Full semester: CJC 302
Full semester: CJC 302 CJC 302
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This 20 page Bundle was uploaded by Meg Mikulski on Tuesday September 27, 2016. The Bundle belongs to CJC 302 at Loyola University Chicago taught by Michael Rohan in Fall 2015. Since its upload, it has received 3 views. For similar materials see Juvenile Justice System in Criminal Justice and Criminology at Loyola University Chicago.
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Date Created: 09/27/16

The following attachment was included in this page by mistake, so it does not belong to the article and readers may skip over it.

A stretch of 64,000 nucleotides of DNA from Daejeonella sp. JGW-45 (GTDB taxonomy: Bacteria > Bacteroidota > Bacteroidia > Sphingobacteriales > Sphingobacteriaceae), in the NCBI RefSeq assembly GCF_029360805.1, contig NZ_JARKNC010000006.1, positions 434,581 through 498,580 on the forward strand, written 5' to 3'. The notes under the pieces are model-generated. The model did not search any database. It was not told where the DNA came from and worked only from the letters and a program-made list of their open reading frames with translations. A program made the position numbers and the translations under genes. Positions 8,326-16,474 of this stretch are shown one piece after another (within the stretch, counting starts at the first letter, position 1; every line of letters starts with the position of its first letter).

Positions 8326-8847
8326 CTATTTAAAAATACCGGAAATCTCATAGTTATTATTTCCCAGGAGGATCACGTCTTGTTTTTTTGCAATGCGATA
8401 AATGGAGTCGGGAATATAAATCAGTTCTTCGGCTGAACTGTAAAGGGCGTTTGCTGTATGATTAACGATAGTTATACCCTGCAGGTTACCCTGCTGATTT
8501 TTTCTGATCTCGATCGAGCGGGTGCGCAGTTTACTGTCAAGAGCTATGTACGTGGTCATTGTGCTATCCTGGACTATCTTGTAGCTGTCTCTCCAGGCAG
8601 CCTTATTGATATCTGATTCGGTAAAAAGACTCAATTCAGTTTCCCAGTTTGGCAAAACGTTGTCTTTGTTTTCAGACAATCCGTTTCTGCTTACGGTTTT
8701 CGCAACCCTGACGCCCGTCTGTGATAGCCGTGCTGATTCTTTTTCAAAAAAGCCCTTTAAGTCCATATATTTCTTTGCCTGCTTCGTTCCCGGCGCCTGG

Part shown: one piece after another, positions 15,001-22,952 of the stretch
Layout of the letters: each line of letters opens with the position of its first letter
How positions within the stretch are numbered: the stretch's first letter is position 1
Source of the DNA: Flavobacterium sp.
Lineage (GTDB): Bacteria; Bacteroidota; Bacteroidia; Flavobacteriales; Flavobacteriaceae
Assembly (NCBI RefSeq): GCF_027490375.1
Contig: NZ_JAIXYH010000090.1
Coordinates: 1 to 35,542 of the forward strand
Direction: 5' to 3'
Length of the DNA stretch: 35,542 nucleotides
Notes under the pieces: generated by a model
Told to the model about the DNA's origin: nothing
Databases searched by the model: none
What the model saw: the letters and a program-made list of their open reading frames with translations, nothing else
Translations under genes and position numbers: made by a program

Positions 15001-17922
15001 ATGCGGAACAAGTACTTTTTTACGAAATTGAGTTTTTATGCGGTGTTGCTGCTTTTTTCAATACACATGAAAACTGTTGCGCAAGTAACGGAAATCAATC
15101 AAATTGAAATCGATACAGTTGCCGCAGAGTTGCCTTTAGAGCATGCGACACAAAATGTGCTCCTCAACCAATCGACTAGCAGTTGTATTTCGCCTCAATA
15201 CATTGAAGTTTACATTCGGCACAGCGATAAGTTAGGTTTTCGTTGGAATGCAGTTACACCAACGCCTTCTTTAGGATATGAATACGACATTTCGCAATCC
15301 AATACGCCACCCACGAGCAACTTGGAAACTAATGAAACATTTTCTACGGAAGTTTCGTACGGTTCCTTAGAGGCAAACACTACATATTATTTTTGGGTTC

CJC 302: Juvenile Justice Final Project Lifeline – scholarships for kids who used to be in gangs Sisters Rising – program where women from the system can create programs for themselves to keep them off the streets; age and content relevant Traditional vs. Community Justice o Traditional/Historical: Lock them up punishment Deterrence Punishing offender holding them accountable through the state o Community: ~1980s Neighborhood focused: CAPS, tailor policing strategies based on community input Problem solving: underlying issues of crime Redirects funds: grants given to neighborhood watch groups Focus on restoration: proactive rather than reactive o Strategies Hot spots: areas of high crime; flood area with officers Community mapping: focus on hot spots in area; ID assets, what, who, and when (Victim) advisory groups: advisory groups for drugs, victims… Community service/Restitution: show restoration Balanced and Restorative Justice (BARJ) Surveillance and Control in Probation o What techniques/strategies used by probation/parole to control offenders in the community? Drug controls Anitbuse alcoholics or multiple DUI’s; nausea after alcohol Depro pervera sex offenders; lower sex drive Thorozine mental disorders (schizophrenia); sedative Prozac depression or anxiety; domestic violence Methodome heroin addiction; 2 years Human surveillance Probation/Parole o Intensive o Specialized programs (drugs) Weed n’ Seed – federal government funds; crime control; hot spots o Weed: paid overtime, get bad out o Seed: putting money towards positive programs Programs Shelters Day n’ evening reporting centers Boot camps Electronic surveillance Kiosks: low risk offenders; report conditions SCRAM measure drugs and alcohol in system; through sweat; Secure Continuous Remote Alcohol Monitoring Breathalyzer: measures BAC; blows into it while driving; alcohol offense; ID you through camera Drone: cost effective; find person Electronic fences: sex offenders BARJ (Balanced and Restorative Justice) o Philosophical approach Integrated case model used by probation/parole; gets offender in skill building programs Balance between: offender, community, victim Restore offender competency Restore community safety Victim accountability o Goals Accountability of offender Accountability to the victims Accountability to community Public safety Programs Competency ability Focus on criminogenic risk factors o Programs Sentencing circles Offender, victim, and community representative Resolve conflict without criminal sentence Compromise alternative sentence Family group conferencing Community affected by crime Resolve conflict; sentencing plan Community reparative board Volunteers specialized in working with victim and offender Provide way victim and community to confront offender in a constructive way – hold offender accountable Collective Efficacy – community collectively decides on what to focus on; societal norms; community works with police Why more women go into the system o Domestic violence, unhealthy relationships o Increased PTSD (trauma) caused by sexual assault o Status offenses (run aways, prostitution) o Sentencing disparities (women get longer sentencing) o More involved in making and distributing methamphetamines o Stronger enforcement of prostitution with drug use Higher costs for women vs. men o Health care o Comorbidity; higher trauma; clinical needs o Increased HIV, STD, TB o Substance abuse; high comorbidity o More training for staff o Care giving for kids and siblings o Failure to access to health care Children born to run away mothers: impact o Less cognitive development o More behavioral problems o Limited social support system o Less educational achievement o High probability of arrests Early Maturation o More likely to experience depression o Less psychological mature to respond to sexual exploitation o Higher risk of selfimage issues o Associate other peers o More likely to use drugs/alcohol and run away o More likely to have antianxiety drugs prescribed o Suffer physically more than men from substance abuse o Greater risk for delinquency if in cogender schools than in single gender schooling Telescoping – perception is magnified, amplified, impacted of drugs and alcohol in women (more H2O in system) Gender Responsive Program o Emphasis on selfesteem, empowerment, parenting o Curriculum on drug intervention and treatment o Building healthy relationships o Therapy on cause of drug abuse o Skill development: anger, stress, SPARCS o Linkages to community services Crossroads Programs o Drug treatment model for women involved in prostitution and run away and drug abuse o 69 months, no cost to women Women’s program o Voices curricula Abusive relationships Low selfesteem, homeless, limited prosocial system 12 week small group format Skill building o Women’s circles Develop stronger selfimage Coping skills ID triggers of compulsive behaviors o Boston’s female focus Promote strength based community programs Provides job training and placement Acupuncture Health care Art and vocational training Strengthening Families program o Reduce risk factors for problem behaviors in high risk children (age 612) o Improve family relationships o Parenting skills o Youth’s social and life skills 9 key elements of effective adolescent substance use treatment programs o Conduct comprehensive assessments that cover psychological and medical problems, learning disabilities, family functioning, and other aspects of youth’s lives o Should address all areas of youth’s lives (school, home, public activities) o Parties should be involved in treatment o Should reflect developmental differences between teens and adults o Should build trust o Staff should be well trained in adolescent development and substance use o Should address the distinct needs of youth as a function of their gender and ethnicity o Should include information on continuing care o Should include rigorous evaluations to measure success and improve treatment services Therapeutic Community o Inpatient setting o Everyone in community has responsibility to act as therapists and teachers o Group meetings are peerled o Provided with increased responsibilities and privileges as one progresses through the phases of treatment o Oneonone counseling, remedial education, and occupational training are provided Factors contributing to substance abuse o Parental substance use disorders o Poor parenting o Conflictual family environments o Dispositional factors: Sensation seeking Behavioral disinhibition Poor affect regulation Stress Depression o High level of environmental stress o Peer group (gang affiliated) Decline in adolescent offending o “possible” mechanisms that promote desistence: Normal development change in late adolescence make offending/substance use less acceptable Impulse control More mature, considers future Acquire new skills, leading to new opportunities Transition into adult roles (employment, family, and citizenship) Social investment/ “social capital” – strengthening of social bonds in the conventional environment (more to lose) Reciprocal relationship – commit crime to get drugs; behavior leads to crime Joint trajectory analysis – comparability of two behaviors over a period of time Article: What Addicts Need o 5 most difficult drugs to give up Nicotine Alcohol Amphetamines Cocaine Heroin o Aversive stimuli for kids with drug addiction Antibuse Mild electric shock Shame aversion/therapy o 3 forms of selfcontrol: addicts Delay discounting – put off immediate gratification Reflection impulsivity – not processing all outcomes Intentional action o Vaccination for drug addiction Works same as other vaccines Immune system attacks the drug stops from going to brain Neutralizes the substance Article: The Science of Addiction o Alcohol: Men vs. Women hits women harder Smaller body mass More water in body Enzyme to break alcohol down Article: Special Considerations… Latino Youth o Key stressors Discrimination/racism Family/acculturation stress nd Acculturation – 2 generation caught between heritage and mainstream culture: identity o Programs (effective) Brief Strategic Family Therapy Rehab family family based Reduce substance abuse Stemmed from overacculturation Familias Unidas Increase parent involvement Adolescent problems solved in the home Protective features for the family Primary roadblocks to successfully complete a drug program o Negative peer pressure enabling family/friends o Denial lack of responsibility o Unaware of program/no access/no money or insurance o Codependency/comorbidity o Stigma of addictions o Lack of family support in treatment and recovery Syringe Exchange Program o Exchange used needles for clean ones o Pros Reduces HIV transmissions/health issues Gateway to other medical services Cost savings for other health issues o Cons Condoning drug use Brings users to the community/property values Enabling more usage Night Ministry Program o Provides housing/healthcare for homeless youth involved with drugs or prostitution Shelter referrals Counseling Healthcare (condoms, HIV testing, pregnancy testing) Needle exchange Free food o No religious connection Should government provide funding to agencies to administrate naxalone for heroin overdose What is the quickest high? o Smoking absorbs into lungs heart brain o Snorting o Ingesting Addiction – chronic relapsing in the face of negative consequences Tolerance – need larger amount of substance to get same high Dependence – brain only functions on that drug 3 stages of residential facility o Stimulus control: ID and develop alternative strategies to respond to drug o Urge control: teach techniques to interrupt need for drug with external stimuli o Social control: motivates abstinence and builds selfesteem through support and positive reinforcement GAIN – Global Assessment Individual Needs o Holistic approach to individual needs SASSI – Substance Abuse Subtle(Self) Screening Inventory Negative impacts on youth processed in the adult system o Youth tried as adults are subject to harsher adult penalties than youth processed in the juvenile system, includes life without parole in most states o Youth convicted in the adult system receive little or no rehabilitative programming which is mandated in the juvenile system o Youth convicted as adults cannot as easily expunge their criminal record affecting their future o Youth are at greater risk for victimization and death in adult jails and prisons than in juvenile facilities Are AT’s a deterrence to potential offenders o No, only ways to be effective deterrent Belief there’s a likelihood of being caught Belief there’s a substantial penalty Assess risk of penalty Target population believes law enforced Sense of time is less evolved that adults – focus on short term gratification Why do juveniles tried as adults have higher recidivism rates o Stigmatization of labeling juveniles as convicted felons o Sense of resentment due to psychological maturity o Learning criminal behaviors accept violence as daily life o Decreased focus of family support o Court process act out selffulfilling prophecy o Fearful of sexual victimization by other inmates Prosecutorial discretion – (look up) Gault – essentials of due process for juveniles o Speedy trial o Attorney o Remain silent o Jury of peers confront witnesses Kent – full due process SPARCS – Structured Psychotherapy Adolescents Responding to Chronic Stress o Key elements that are CBT ID triggers Cognitive restructuring Practice All or nothing thinking Cognitive modification o 6 core skills central to SPARCS SOS – Slow down, Orient yourself, Selfcheck MUPS – Mess U Up; Maladaptive coping strategy Mindfulness – paying attention to one’s thoughts, feelings and gut or intuition Distress tolerance – designed to help adolescents cope in the moment when they are overwhelmed and/or unable to solve the problem right away LET M GO – Losing it, Emotions, Thoughts, Meaning, Goals, Options MAKE A LINK – Mindfully connect, Act confident, Keep calm and gentle manner, Express interest, Ask for what you want, Let them known you get their point of view, Include your feelings, Negotiate – give to get, Keep your selfrespect Bullying o Unique characteristics of cyberbullying Anonymity Disinhibition Accessibility Punitive fears Ambiguous bystander rules o Evidence Based Programs Olweus Bullying Prevention Program Second Step: A violence prevention curriculum o Children who are bullied Depressed Low selfesteem, suicidal, mental health LGBTQIAP o Important aspects of gender identity Use proper pronoun Allow to wear clothing they identify with CJC 302: Juvenile Justice System Exam 1 Why is the US described as “incarceration nation”? What factors support this? o 4% of world population o 25% of all prisoners o Longer sentences o More people on death row o More elderly in infirmities o More minors held in detention o Corrections expenditures 6% increase than education o More offenders in local/county/city jails than federal Highest prisons populations: o Texas o New York o California o Florida What were the reasons for increase incarceration from 19802000 and the decrease from 2000today? o Increase: War on drugs: cocaine, heroin, meth Cuts to community mental health systems 3 strikes law: mandatory minimums Local politics sentencing disparity – same offense, different sentence o Decrease Mandatory release Fiscal crisis Reduce drug offender sentencing Increase technological monitoring Reduce mandatory minimums for drug offenses Effective evidence interventions models What is the social or psychological impact of insomnia? What are the treatments? o Impact Concentration or focus problems Social functions/interactions Poor health Poor judgement: impulsivity Selfmedication (alcohol and drugs) o Treatment Cognitive behavior therapy (most common) Sleeping pills: Lunesta, Ambient Ritual: don’t look at tech before bed Hypnosis What are the 4 historical purposes of corrections? o Incapacitation: removes offender o Retribution (punishment): proportional sentence o Rehabilitation: restoring offender to comply with society norms through therapy o Deterrence: cost of punishment > benefits What are the profile of minors in the juvenile justice system? o Males: 85% / females: 15% o Mostly Black and Latino o Limited family support/homelessness o Repeated offenders: multiple arrests o Gang affiliated o Poverty o Limited academic success: 3 grade o Multiple generation involved in CJS or child protection o Victimization or trauma: sexual, verbal, physical o Selfmedication o Educational and mental health disability o Low life expectancy What are symptoms of depression? o Personality changes, mood changes o Lack of interest o Fatigue o Headaches o Loss of appetite o Selfmedication o Leads to suicide What are the symptoms of lead exposure? o Lack of concentration o Inability to regulate emotions o Problem with impulsivity o Academic struggles o Can’t work well in groups Article: “Mentally Ill Offenders Strain Juvenile System” o What are factors causing an increase of mental health issues of Juveniles in prisons? Practitioners are not trained: put into detention Fiscal cuts in mental health institutes Kids with mental health problems increase Kids extend their sentence because of mental breaks Children are neglected by their parents Kids decompensate – regress o Why are there limited returns when placing kids with mental health problems in detention? The staff is inadequately trained: counterproductive leads to high suicide rate Kids are being bullied/manipulated: mistreatment Deterioration of family support Deterrence isn’t applicable to those with mental health Fetal Alcohol Syndrome o Journal of Law Enforcement Definition of FASD Definition of confabulation o Why is FASD hard to diagnosis? No outward, physical signs Practitioners aren’t trained to identify symptoms No health history Incarceration doesn’t have a deterrence affect o Screening – list of questions to identify a full assessment o Assessment – more comprehensive, individual; specialized staff o 5 characteristics Impulsivity Committing crimes knowing punishment Repeat petty offenses: no escalation Failure to grasp personal boundaries Quick to anger Failure to grasp sentence What is the impact of kids exposed to violence? o Aggression with peers/selfdestructive violence o Disruption to: Emotions Cognitive functions Ability to connect with others o Leads to: Depression Anxiety disorders Selfmedication Severe obesity Risky sexual behavior Increased comorbidity Increased teen pregnancy Impulsive behavior Increased suicide rate Increased reoffending Abuse or neglect DCFS Powerpoint: Class 1 & 2 o Parens patriae – the state acts as the parental figure o Bui Doi – “dust of life” – mixed race – “throwaway” kids o Cooccurring Disorder – mental health and substance abuse o Aversion Therapy – associate something comfortable with negativity Antibuse: drink alcohol violently ill o Automatic transfer – juvenile transfer to adult court because of offense o Status offense – noncriminal offense only because underage o Delinquent offense – criminal offense at a juvenile age o Adjudication – sentence Screening/Assessments: Child Abuse o Unexplained injuries o Changes in behavior o Regressive behavior o Fear of going home o Changes in eating/sleeping o Changes in social attendance/performance o Lack of personal hygiene o Risk taking/inappropriate sexual behavior Signs of depression o Thoughts of death or suicide o Fatigue or loss of energy o Feeling guilty or hopeless o Changes in weight/appetite o Loss of pleasure or interests they enjoyed o Feeling of sadness or irritability o Restless and cannot concentration Impact of Violence at an Early Age: Terms o SHIELD program California youth program – domestic violence referral Program run out of the department No cost Therapy for 6 months o Nurse Family Partnership Home visit for pregnant teens that suffer from domestic violence No cost; prenatal and postpartum care Give classes and information to expecting mothers o Top causes for death for young adults: 1024 age Homicide Suicide o Causes of death: 14 age Homicide Criminogenic Risk Factors o Practitioners need to identify risk factors/assess o Identify interventions o Case plan: Criminogenic Risk Factors that influence behavior Structured social learning of prosocial skills Requires modeling of behaviors Positive reinforcement Involve family/support group Clinician models behavior Article: Attention Deficit and Hyperactivity Disorder o 3 primary characteristics of ADHD Impulsivity: risk taking Inattention (lack of attention): more trouble, not listening Hyperactivity Learning disability Speech/language delays Anxiety/depression Hearing/sensory dysfunction Conduct disorder o Primary treatment/intervention Medication: stimulant Home behavior management: structured home system School intervention: accommodation, nonstigmatization Psychological intervention: clinician help families Article: Comorbid o 5 observations of kids locked up impacted by trauma PTSD Multiple Traumas: cognitive and social functioning Correlation between witnessing violence and committing violence o Side effects of PTSD while in detention Anxiety Predisposition to commit offenses Depression Selfmedicate Negative effect on social interactions o Effects of PTSD Flashbacks o Compound trauma in correction facilities Strip search Handcuffs (restraints) Isolation (most serious) Separation from family Searching without consent/lack of independence PRACTICE: Play Therapy o Psychoeducation: education about the psyche Parents: teaches behavioral interventions Child: teach/allow child to act out with puppets o Relaxation: reduce anxiety (yoga, breathing techniques) o Affective: identify feelings and intensity o Cognitive: connect between feelings, emotions, and actions o Trauma: playing out trauma with figurines o In vivo: overcoming fear associated with trauma o Conjoint: near end, after child has made improvement o Enhancing: developing confidence in support system PostTraumatic Stress Disorder o Efforts to avoid thoughts dealing with trauma o Efforts to avoid activities or situations that arouse recollection o Inability to recall important aspects to the trauma o Diminished interest or participation in significant activities o Feeling of detachment or estrangement from others o Restrictive sense of positive future o In ability to accept love from others Trauma Focused Therapeutic Interventions (PowerPoint) o 4 steps: Cognitive Behavior Therapy/Intervention Cognitive restructuring: seeks to alter how kids think and replace distorted thinking with prosocial Cognitive skill building: teaching coping skills and problem solving skills Model prosocial behavior: critical and social learning, model the behavior you want child to see Positive reinforcement and repetition: reaffirm when making progress Trauma Symptoms o How does trauma effect social processing and emotional connections with others? Avoidance: Conversations, places, activities, people Emotional numbing: Feeling detached, restricted range of emotion Arousal: Constant state of awareness, irritability, outbursts of anger, difficulty concentrating, difficulty with sleep o Social problems lead to be involved with: Victimization of others Selfmedication Risky behavior o Psychiatric/mental health problems: PTSD Disassociation Hypervigilant (conduct disorder) o Medical problems: Heart disease due to prolonged rapid heart rate Breathing problems Substance abuse Symptoms of Hypervigilance o Anxiety o Nightmares/reoccurring trauma o Depression o Learning and social problems o Chronic muscle tension o Intimacy intolerance o Diminished problemsolving ability o Regression in language skills Symptoms of Disassociation: fight or flight aren’t plausible o Flashbacks o Withdraw into a dream state TARGET o Strength based curriculum that helps survivors from prosocial relationships Help regulate emotions under stress o Trauma o Adaptive o Recovery o Group o Education o Therapy FREEDOM o Strength based curriculum o Focus (slow down, orient, selfcheck) o Recognize triggers o Emotion selfcheck o Evaluate thoughts o Define personal needs/goals o Open new options for achieving goals o Make a contribution (live your values) Innovative Therapeutic Interventions (PowerPoint) o Dream Therapy Therapist and client discuss trauma Create a new outcome through recollection Interrupt sleep: image rehearsal therapy o Cyber Therapy Use of an avatar Healing discussion through an avatar of the therapist or loved one over headsets o Virtual Reality Creates a comfortable setting Uses image rehearsed therapy Modeling different outcomes o Hypnosis with Medication Therapist teaches relaxation techniques Medication helps maintain calm state o Cognitive Therapy Changing thinking through role modeling o Talk Therapy Variation of cognitive therapy for those with depression Diffusing selfdefeating assumptions Encourage small risks Develop a support system Therapist works on approving memory skills o Online Therapy Therapist is engaging online Text or visual Effects of Trauma on Children under 10 o Failure to have capacity for regulating their emotions o Can’t make decisions rationally o Internalize trauma cause confusion and rage o Interpersonal problems Core Components o Safety: therapist promotes safety in home and community o Selfregulation: increase child’s capacity to articulate their response to stress o Selfreflective: construct a narrative to help with their decision making o Traumatic experience: cope with trauma in present sense and hope for the future o Relational engage: form appropriate relationship skills o Positive affect: build positive selfesteem to accept love Article: Blue Prints o What does the government do to determine effectiveness of an evidence based program? Sustained effects beyond initial pilot Multiple site replication Must be a deterrent effect: demonstrate outcome wanted Large sample size Cost vs. benefits Meditating factors “Can it be replicated at any time?” Certain times of the year? Outcomes only occur because of ___? Identifies options for program improvement o Nurse Home Visitation Program Innovative Program o Haven House Young adults gang involved (1625); probation Provide boxing, conditioning, weight training train on fighting skills Channel aggression in positive way o Pico Youth Center Music, recording studios Young adults in gangs Tattoo removal, drivers ED Motivate through rewards o Vision Regeneration Gang intervention program Group dance competition (danceoffs) Gives stipends, food, pays for competition, builds selfesteem o Scared Straight Deterrence program Shock incarceration Sustained? o Teen Court Juvenile Advisory Council (JAC) o Peertopeer orientation session for the kids and guardians about conditions of probation o Reduce violations during probation: no complaint violations o Exit interviews of probation experience El Salvador GangIntervention Program o Up to 25 years old; drug o Paid stipend $500 per month by the government o Worker gets an hour on the computer to learn English o Have GED classes and test o Day care that provides breakfast and lunch for kids and workers o Stipends to pay for fish sell at market Jumpstart Program o Targets chronic truants o Strength based curriculum o Partnership with education community o GED preparation Evidence Based Primary Therapeutic Strategies o MultiDimensional Foster Care o Cognitive Behavior Therapy Change thinking Model prosocial behavior o Behavior Modification Reward positive change Punish negative behavior Goal: to target compulsive behavior and replace with prosocial skills o Aggression Replacement Therapy o Motivational Interviewing o MultiSystemic Therapy (MST) Works with: you, family, peers Reduce antisocial behaviors, develop support system o Brief Strategic Family Therapy o Aversion Therapy Associate negative behavior with negative feeling Article: “Juveniles who Commit Sex Offenders Against Minors” o How do juvenile sex offenders differ than adult sex offenders? More likely to offend in groups Offend against acquaintances Charged with sodomy, not full rape More male victim Occur in the home More likely occur in school Target young children o Recommendation/Implications Prevention/detention target to kids in school and youth media outlets Messages delivered at early age and care givers: victimization Schools need to monitor events Specialized training for staff Sex offenders age out Clinicians should avoid stereotypes and not address them as a sex offender as a pedophile Article: 10 things – Restrictions for the Offender Back into the Home o Shouldn’t babysit o Can be around kids with supervision o No supervisory role over younger children o No possession of sexual explicit material (pornography) Article: Pedophile vs. Boundary Issues o Megan’s Law Mandates law enforcement to tell community about sex offender Offender register with police Database o Adam Walsh Act Register every 3 months (14+) Federal database o Time Conditional Recording Sealing Juvenile records are available if you commit adult offense Up to 21 Psychodrama o Program: group therapeutic o Perpetrator who has to talk about incident o Used for sex offenses o Offender discloses what he did/victim questions why What is the definition of sexual abusive behavior? o Without consent – understanding based on age, mental competence, maturity, awareness of act o Result of coercion o Without equality of partners 2 people of same level of power Not coerced by the other Female Sex Offenders o Commit 20% against o Sexually victimize higher than men o Sexually victimized by family o In caretaking position o Lack sense of attachment o Treatment Gender specific Separate from males Address depression, substance abuse, trauma Characteristics within family system contributes to problematic sexual behavior o Parentchild conflict within home o Lack of emotional bonds: poor parenting o Early exposure to porn o Risk of child sex abuse o Abnormal brain development: FAS, lead poising, brain damage Article: Terms o Plethysmograph – electronic devices that test arousal (males); measure level of arousal in juveniles o Polygraphs – used, effective – helps clinicians ask questions o Pedophile – 5 years difference, predatory, typically over 21 o Paraphilia – abnormal sexual desires, extreme or dangerous activities Use inanimate object to get aroused before committing a deviant act Juvenile sex offenders act impulsively Effective Sex Offender Management o Multidisciplinary collaboration o Victim advocacy/victimcentered approach o Sex offender assessment o Sex offender supervision o Sex offender treatment What are predictors? o Situational and opportunistic o Victims commit offense o Less developed sexual knowledge Assessments (PowerPoint) o Cognitive distortions o Impulse control difficulties: understand act is wrong, but still do it o Diminished capacity to stop acting on arousal